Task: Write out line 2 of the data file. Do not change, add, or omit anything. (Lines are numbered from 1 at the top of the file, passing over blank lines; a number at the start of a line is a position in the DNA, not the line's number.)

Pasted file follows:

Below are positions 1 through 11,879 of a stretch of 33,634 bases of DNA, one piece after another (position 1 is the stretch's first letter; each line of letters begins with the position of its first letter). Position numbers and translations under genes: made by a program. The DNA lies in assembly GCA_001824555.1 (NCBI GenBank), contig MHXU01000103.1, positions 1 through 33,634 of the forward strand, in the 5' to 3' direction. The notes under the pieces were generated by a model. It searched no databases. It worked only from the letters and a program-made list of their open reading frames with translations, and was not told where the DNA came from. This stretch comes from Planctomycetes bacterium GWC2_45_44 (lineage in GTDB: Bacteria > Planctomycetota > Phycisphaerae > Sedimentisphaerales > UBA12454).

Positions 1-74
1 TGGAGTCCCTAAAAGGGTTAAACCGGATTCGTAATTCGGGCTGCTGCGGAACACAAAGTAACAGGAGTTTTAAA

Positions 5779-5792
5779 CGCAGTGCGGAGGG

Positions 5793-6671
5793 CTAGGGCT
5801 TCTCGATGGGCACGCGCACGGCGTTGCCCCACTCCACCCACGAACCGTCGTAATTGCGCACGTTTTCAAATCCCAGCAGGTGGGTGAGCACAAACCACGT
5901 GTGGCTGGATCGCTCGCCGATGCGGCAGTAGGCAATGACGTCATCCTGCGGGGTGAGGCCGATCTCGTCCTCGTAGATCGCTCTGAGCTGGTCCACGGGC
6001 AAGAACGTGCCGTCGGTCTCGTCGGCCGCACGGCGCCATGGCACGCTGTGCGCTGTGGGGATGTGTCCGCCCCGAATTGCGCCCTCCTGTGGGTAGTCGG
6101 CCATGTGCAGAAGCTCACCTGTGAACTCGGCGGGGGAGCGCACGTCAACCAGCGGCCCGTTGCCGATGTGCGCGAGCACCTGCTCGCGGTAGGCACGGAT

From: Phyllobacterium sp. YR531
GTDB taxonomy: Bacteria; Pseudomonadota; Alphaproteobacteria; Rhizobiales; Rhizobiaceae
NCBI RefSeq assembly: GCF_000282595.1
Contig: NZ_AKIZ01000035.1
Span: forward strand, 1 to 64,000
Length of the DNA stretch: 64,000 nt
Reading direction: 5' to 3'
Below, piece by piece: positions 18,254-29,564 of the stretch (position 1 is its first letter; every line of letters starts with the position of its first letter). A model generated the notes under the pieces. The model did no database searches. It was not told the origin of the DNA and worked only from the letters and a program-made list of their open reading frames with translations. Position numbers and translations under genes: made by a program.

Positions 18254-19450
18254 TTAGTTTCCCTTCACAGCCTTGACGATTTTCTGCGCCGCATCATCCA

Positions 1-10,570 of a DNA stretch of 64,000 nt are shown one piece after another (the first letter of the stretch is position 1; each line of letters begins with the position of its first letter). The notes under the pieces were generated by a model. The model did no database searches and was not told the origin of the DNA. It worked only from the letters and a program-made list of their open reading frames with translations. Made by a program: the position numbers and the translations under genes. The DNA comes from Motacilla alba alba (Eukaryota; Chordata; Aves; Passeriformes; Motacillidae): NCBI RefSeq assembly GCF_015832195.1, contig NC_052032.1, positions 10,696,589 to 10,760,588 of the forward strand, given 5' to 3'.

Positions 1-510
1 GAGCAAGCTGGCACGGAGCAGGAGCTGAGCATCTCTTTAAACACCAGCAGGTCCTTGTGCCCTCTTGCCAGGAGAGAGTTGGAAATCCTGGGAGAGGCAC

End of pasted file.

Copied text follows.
Positions 1-74